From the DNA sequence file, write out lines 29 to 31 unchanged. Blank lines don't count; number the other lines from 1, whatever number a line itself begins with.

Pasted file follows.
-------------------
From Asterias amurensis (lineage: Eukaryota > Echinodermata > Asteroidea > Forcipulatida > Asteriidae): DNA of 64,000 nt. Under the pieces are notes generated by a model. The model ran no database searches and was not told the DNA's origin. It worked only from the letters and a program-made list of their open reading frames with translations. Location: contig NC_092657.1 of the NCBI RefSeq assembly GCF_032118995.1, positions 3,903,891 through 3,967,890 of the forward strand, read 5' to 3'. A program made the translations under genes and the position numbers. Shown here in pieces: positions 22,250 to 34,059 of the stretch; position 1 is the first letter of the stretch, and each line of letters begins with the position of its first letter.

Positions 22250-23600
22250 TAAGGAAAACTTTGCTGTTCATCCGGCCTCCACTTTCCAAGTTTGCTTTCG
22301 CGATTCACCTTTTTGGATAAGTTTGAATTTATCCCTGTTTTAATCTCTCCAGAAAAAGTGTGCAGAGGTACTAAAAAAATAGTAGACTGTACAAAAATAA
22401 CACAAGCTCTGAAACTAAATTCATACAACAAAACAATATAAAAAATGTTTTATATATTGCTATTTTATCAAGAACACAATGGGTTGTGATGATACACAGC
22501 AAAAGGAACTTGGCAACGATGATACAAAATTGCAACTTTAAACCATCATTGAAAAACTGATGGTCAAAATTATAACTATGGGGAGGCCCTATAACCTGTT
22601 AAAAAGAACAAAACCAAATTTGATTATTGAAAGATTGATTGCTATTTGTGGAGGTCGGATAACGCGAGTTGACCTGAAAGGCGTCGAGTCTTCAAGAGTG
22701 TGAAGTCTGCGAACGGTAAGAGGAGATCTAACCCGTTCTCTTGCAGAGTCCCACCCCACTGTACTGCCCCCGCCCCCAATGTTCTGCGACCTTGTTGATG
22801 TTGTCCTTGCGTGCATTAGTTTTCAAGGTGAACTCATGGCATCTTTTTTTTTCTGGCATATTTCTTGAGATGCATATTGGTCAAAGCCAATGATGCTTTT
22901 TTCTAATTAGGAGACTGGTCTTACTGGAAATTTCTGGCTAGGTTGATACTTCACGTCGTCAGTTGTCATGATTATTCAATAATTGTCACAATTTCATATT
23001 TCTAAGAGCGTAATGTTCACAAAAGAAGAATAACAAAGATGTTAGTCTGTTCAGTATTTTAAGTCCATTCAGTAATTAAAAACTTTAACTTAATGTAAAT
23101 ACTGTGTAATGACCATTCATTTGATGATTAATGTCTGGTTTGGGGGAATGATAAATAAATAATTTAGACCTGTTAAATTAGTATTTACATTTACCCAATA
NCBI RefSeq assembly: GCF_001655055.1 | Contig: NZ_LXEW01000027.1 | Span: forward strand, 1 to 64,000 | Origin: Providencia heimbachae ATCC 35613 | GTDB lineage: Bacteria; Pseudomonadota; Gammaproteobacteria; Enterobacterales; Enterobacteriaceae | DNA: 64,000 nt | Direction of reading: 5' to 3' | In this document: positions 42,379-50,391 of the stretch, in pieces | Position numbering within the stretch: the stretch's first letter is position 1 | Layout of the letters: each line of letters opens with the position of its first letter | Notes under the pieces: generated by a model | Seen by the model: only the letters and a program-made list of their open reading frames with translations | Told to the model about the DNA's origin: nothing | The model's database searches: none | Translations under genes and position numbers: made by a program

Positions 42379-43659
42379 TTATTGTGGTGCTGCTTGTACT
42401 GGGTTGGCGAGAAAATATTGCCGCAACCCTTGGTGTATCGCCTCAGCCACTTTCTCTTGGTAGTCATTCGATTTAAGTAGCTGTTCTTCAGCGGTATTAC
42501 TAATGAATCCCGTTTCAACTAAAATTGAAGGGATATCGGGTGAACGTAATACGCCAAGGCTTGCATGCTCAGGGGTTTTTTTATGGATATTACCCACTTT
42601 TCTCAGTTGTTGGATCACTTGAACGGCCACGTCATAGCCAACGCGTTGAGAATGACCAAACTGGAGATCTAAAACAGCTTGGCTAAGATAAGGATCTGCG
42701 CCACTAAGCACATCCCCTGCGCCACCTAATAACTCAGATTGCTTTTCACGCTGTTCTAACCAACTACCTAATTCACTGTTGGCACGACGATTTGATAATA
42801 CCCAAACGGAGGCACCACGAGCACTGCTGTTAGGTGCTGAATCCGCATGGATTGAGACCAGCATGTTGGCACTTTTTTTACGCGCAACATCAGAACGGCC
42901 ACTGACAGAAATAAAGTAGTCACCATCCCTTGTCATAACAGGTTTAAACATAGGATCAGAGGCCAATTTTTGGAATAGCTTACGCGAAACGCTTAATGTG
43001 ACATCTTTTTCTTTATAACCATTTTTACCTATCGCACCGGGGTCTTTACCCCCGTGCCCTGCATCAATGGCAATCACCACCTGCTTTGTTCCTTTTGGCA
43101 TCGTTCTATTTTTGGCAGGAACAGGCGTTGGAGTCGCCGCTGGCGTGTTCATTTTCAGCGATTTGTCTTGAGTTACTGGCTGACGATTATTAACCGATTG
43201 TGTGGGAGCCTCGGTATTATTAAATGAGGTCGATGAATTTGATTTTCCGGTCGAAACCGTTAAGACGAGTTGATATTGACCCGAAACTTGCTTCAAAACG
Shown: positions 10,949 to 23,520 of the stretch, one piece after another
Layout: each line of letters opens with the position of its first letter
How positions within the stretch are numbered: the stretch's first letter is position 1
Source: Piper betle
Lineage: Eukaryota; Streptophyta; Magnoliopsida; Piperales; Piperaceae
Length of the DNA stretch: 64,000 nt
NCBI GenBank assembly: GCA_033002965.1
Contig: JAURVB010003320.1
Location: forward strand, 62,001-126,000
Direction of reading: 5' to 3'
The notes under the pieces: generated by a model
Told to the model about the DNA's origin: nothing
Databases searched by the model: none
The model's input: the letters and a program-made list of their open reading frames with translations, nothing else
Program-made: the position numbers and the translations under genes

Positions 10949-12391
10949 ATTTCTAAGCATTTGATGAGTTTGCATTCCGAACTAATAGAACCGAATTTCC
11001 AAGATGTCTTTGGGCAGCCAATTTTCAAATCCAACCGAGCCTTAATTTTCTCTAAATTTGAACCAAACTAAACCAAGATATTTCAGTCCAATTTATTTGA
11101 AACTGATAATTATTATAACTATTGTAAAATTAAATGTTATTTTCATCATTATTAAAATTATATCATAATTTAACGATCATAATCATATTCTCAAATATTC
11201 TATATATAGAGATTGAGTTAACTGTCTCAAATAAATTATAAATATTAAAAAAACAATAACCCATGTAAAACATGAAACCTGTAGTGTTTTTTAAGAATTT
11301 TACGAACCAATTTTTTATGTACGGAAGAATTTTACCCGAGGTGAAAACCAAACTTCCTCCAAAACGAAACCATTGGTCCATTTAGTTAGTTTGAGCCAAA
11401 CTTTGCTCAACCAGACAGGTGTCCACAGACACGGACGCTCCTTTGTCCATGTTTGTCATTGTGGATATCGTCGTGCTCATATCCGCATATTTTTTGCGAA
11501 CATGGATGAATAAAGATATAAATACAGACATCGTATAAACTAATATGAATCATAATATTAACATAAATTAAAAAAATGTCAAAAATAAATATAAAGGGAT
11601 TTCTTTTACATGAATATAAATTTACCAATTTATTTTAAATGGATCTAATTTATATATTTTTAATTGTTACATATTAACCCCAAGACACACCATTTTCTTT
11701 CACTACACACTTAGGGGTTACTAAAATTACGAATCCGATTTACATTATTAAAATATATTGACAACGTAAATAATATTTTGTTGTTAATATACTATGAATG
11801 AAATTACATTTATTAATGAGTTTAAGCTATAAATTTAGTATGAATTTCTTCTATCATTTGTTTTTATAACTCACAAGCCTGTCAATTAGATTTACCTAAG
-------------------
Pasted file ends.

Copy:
Lineage: Eukaryota; Streptophyta; Magnoliopsida; Piperales; Piperaceae
Length of the DNA stretch: 64,000 nt
NCBI GenBank assembly: GCA_033002965.1